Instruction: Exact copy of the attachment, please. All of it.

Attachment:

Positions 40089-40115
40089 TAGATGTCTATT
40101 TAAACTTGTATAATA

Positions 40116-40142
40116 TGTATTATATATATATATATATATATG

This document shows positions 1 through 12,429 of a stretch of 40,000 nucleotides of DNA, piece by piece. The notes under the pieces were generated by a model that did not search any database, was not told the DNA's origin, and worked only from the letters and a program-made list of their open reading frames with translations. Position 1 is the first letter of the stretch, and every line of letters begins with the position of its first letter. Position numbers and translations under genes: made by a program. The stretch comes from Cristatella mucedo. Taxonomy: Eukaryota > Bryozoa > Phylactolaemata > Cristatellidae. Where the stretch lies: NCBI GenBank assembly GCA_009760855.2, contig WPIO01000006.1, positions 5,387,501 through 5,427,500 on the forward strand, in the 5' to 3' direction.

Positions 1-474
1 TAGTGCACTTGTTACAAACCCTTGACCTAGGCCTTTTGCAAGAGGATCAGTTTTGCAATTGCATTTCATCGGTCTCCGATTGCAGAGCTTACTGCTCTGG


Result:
Positions 40089-40115
40089 TAGATGTCTATT
40101 TAAACTTGTATAATA

Positions 40116-40142
40116 TGTATTATATATATATATATATATATG

This document shows positions 1 through 12,429 of a stretch of 40,000 nucleotides of DNA, piece by piece. The notes under the pieces were generated by a model that did not search any database, was not told the DNA's origin, and worked only from the letters and a program-made list of their open reading frames with translations. Position 1 is the first letter of the stretch, and every line of letters begins with the position of its first letter. Position numbers and translations under genes: made by a program. The stretch comes from Cristatella mucedo. Taxonomy: Eukaryota > Bryozoa > Phylactolaemata > Cristatellidae. Where the stretch lies: NCBI GenBank assembly GCA_009760855.2, contig WPIO01000006.1, positions 5,387,501 through 5,427,500 on the forward strand, in the 5' to 3' direction.

Positions 1-474
1 TAGTGCACTTGTTACAAACCCTTGACCTAGGCCTTTTGCAAGAGGATCAGTTTTGCAATTGCATTTCATCGGTCTCCGATTGCAGAGCTTACTGCTCTGG